According to the Kuzmin's design the buildings of both blocks would be increased to the level of the semicircular galleries. Each building of the block had a deep underground floor followed by the ground floor, then the attic storey and the high second floor.
The rooms of the Kitchen Block were decorated according to their purpose, and the Arsenal Block, with over 200 rooms, had the apartments of Nicholas I, then Alexander II and Alexander III. R. I. Kuzmin also created several interiors, such as the Front Hall and the Marble Stairway done in the Renaissance style, the Theater in the late Classicism style, the Chinese and the Gothic Galleries, and the Church.
In 1851, a monument to Paul I made by sculptor A. Vitali was erected on the podium designed by R. I. Kuzmin on the square in front of the Palace.
A committee that registered the Tsar's property began its work in the Gatchina Palace at the end of May of 1917. On 19 May, 1918, the Palace became the state museum, which hosted works of art and art treasures of global impact: the number of exposition and stock items reached about 54,000 pieces.
After the World War II broke out, some measures were taken to protect the Palace from the destruction. However, on 15 August, 1941, the Germans dropped the first air bomb on the Palace. Its pieces damaged the sculptured molding of the borders of the Arsenal Gallery and the scenic panel on the walls of the Oval Room located nearby. Another bomb that blew up in the Arsenal Block and shell fires damaged the Palace significantly. On the 9th September of 1941, the Gatchina Palace was occupied by German troops.
At the beginning of the war, the head keeper of the Gatchina Palace, S. N. Balayeva and fellow researcher, I. K. Yanchenko, had organized the evacuation of the museum collections. Four train wagons full of valuable items were sent to the back land of the country, part of the exhibits was moved to Leningrad (now St. Petersburg). The remaining items were placed in the basement of the Palace. People were working near the front lines, in the life-threatening conditions. Thanks to their efforts, a fifth part of the museum treasures was preserved.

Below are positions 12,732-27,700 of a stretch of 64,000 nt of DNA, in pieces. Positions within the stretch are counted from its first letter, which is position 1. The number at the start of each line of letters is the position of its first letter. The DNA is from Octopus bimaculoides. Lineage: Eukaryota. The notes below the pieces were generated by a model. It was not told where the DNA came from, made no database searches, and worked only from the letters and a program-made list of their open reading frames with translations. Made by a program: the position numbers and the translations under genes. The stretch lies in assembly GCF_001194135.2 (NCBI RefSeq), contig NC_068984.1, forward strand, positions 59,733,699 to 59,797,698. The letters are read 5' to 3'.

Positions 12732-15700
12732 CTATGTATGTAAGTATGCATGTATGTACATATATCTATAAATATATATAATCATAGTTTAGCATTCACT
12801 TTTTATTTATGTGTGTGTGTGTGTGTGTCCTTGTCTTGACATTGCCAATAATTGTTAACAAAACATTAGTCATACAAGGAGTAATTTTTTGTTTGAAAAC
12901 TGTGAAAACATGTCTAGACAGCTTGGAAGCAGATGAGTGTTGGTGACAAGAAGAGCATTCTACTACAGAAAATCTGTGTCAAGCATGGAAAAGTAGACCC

In 1944, the Gatchina Palace was burnt by the retreating German troops.
Immediately after town of Gatchina was liberated, S. N. Balayeva returned to the Palace. I. K. Yanchenko was killed under bombardment on the Nevsky Prospekt during the Siege of Leningrad (now St. Petersburg). Instead of the wonderful creation of the Russian architects there was a burnt building without the roof. Major supporting beams were destroyed; walls had the holes from the parts of the missiles and bombs. Still there was some hope that the Palace could be restored according to the documents from the construction archives, photo archives, paintings by E. Gau and L. Premazzi of the interiors of the Palace, drawings of measurements done by R. I. Kuzmin and other materials.
In 1944, a team of architects and artists began copying the survived drawings, making the measurements and sketches. However, due to several reasons the restoration works didn't begin.
From 1950 to 1959, the Palace was hosted by the Naval School of the Ministry of Defense of the USSR, later, by the Elektronstandart Research Institute, the forbidden enterprise of defense industry of the USSR.
In May of 1976, the building started to be cleared up, so that restoration works could take place and the museum could be arranged. On the 8th May of 1985, three halls of the Gala Enfilade were opened to public.
Currently there are multiple permanent and temporary exhibitions to visit.
There is also an underground pathway from the Palace quarters to the Serebryanoye Lake.